Hotel Mas la Ferreria is a 14th-century churchyard/blacksmith’s forge turned into a beautiful boutique property with lots of history and character. 

Surrounded by a charming landscape, this is where you wake up to see the sunrise over the Pyrenees mountains in the distance and walk out into a private garden to feel the morning dew under your feet.

Medieval building in La Garrotxa, Girona Province

Our north-facing room, named Suite Barcadura, was one of eight (each one unique) in the property and located outside the main property at the back of the house. 

Suite Barcadura had a modern-art-studio meets rustic-barn interior design. The wide bed, rain shower, and in-room bathtub were key highlights. The eco-friendly bath amenities were a thoughtful choice.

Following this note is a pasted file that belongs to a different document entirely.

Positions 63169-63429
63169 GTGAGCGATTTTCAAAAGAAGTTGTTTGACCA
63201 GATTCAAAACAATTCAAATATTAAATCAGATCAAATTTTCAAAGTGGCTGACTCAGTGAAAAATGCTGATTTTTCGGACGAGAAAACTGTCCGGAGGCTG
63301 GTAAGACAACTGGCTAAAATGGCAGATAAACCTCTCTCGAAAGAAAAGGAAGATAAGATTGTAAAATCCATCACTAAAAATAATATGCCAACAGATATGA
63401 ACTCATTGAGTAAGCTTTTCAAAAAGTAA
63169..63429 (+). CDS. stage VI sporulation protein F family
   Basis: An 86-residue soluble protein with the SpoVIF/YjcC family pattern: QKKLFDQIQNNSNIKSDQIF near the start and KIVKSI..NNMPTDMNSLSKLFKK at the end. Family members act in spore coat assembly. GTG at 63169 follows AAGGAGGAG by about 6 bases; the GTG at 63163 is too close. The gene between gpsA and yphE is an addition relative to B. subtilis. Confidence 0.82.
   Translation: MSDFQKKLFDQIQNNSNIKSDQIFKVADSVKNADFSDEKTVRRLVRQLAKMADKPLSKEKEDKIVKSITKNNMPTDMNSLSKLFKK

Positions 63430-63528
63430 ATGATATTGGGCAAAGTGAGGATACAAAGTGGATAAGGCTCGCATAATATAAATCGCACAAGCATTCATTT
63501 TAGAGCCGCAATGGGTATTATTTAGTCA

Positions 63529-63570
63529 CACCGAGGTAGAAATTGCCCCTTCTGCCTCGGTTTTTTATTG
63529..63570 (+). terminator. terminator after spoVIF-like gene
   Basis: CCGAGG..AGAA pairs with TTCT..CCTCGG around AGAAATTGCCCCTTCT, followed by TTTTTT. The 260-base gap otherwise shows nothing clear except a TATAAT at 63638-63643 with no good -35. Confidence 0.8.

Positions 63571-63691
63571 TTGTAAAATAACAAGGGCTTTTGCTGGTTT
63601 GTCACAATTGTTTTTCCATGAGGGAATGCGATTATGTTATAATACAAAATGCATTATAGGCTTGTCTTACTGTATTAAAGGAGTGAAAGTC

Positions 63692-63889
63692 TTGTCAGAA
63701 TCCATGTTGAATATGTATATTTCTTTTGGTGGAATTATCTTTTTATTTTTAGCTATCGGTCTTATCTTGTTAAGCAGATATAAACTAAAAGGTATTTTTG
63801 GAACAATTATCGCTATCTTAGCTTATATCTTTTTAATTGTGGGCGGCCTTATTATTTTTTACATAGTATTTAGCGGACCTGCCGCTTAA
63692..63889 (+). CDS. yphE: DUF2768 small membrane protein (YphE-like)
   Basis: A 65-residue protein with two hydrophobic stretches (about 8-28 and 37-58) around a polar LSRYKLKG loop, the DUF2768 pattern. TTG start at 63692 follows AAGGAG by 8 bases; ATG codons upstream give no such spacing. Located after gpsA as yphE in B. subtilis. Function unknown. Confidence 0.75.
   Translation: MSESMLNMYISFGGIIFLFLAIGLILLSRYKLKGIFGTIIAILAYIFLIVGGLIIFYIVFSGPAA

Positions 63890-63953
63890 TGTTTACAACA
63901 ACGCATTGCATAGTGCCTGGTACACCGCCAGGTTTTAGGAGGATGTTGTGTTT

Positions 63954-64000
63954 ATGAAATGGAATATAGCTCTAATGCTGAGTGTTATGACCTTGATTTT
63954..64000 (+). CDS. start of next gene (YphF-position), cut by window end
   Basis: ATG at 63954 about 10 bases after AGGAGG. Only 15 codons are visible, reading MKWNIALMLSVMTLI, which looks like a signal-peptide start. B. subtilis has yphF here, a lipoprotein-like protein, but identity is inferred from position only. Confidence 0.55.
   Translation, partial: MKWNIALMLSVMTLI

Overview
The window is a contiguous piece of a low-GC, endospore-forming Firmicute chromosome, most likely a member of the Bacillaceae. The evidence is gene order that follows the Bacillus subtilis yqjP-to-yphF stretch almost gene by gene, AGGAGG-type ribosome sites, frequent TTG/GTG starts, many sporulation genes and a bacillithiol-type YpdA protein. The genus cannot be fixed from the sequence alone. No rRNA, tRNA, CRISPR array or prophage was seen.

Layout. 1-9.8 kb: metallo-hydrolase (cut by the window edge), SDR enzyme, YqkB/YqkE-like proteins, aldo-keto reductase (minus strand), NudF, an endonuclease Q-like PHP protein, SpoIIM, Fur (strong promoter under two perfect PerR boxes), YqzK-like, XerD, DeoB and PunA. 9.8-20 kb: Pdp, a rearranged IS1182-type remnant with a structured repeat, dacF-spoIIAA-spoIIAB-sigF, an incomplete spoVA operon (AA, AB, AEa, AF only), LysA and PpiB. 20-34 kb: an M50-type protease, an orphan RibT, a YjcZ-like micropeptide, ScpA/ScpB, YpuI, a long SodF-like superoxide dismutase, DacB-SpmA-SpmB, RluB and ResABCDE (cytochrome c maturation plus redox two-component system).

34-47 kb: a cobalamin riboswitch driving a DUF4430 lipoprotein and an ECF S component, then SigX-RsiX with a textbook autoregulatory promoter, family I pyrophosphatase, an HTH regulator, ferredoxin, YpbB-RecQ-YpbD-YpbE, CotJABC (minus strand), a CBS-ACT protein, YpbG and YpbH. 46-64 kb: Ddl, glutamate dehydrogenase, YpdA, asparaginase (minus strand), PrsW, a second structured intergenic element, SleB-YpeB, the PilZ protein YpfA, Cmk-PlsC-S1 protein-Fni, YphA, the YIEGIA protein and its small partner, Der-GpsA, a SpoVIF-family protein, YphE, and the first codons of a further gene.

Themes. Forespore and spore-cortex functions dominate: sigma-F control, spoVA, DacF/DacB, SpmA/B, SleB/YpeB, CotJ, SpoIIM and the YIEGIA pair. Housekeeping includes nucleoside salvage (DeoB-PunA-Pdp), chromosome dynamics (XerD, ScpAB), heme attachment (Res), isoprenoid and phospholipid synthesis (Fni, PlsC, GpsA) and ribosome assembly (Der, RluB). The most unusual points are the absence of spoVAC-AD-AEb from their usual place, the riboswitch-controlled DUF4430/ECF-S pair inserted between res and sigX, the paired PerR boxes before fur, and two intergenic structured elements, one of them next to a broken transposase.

Suite Barcadura in Hotel Mas La Ferreria

A bigger swimming pool would have been nice. However, upon further consideration, we felt that it would look out of place given the obvious effort to preserve the original character of the property and its connection to the surrounding landscape.

Home-cooked meals (the manager’s mum is also the chef) are available in the family-style dining room. In ancient times, we were told that the multi-purpose space was used as an animal shelter and sleeping quarters for the family. 

Spanish breakfast at Hotel Mas La Ferreria

The dinner menu is uncomplicated, the ingredients super fresh and the quality of food excellent.

This is one property where you will regret not staying a few days longer.

Prices for the room pictured are €230 per night including breakfast. Off-season discounts and special packages are available. Visit the Hotel Mas la Ferreria website for details, email or call +34 972 29 13 45


Where to eat in La Garrotxa – Cal Sastre, Santa Pau